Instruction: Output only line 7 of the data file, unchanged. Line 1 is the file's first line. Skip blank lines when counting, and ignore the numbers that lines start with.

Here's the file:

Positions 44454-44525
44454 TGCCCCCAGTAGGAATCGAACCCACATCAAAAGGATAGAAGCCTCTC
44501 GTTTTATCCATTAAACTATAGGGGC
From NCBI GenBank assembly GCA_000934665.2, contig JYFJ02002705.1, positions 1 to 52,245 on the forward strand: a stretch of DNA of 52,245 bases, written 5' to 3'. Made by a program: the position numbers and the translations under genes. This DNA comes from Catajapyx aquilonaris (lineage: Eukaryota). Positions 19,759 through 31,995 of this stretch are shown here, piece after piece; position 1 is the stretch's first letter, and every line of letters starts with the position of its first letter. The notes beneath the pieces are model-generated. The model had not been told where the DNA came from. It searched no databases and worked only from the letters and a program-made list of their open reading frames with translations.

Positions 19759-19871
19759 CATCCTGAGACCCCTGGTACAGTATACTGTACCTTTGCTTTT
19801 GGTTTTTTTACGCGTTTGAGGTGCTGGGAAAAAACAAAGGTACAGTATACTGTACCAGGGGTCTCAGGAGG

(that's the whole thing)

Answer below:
19801 GGTTTTTTTACGCGTTTGAGGTGCTGGGAAAAAACAAAGGTACAGTATACTGTACCAGGGGTCTCAGGAGG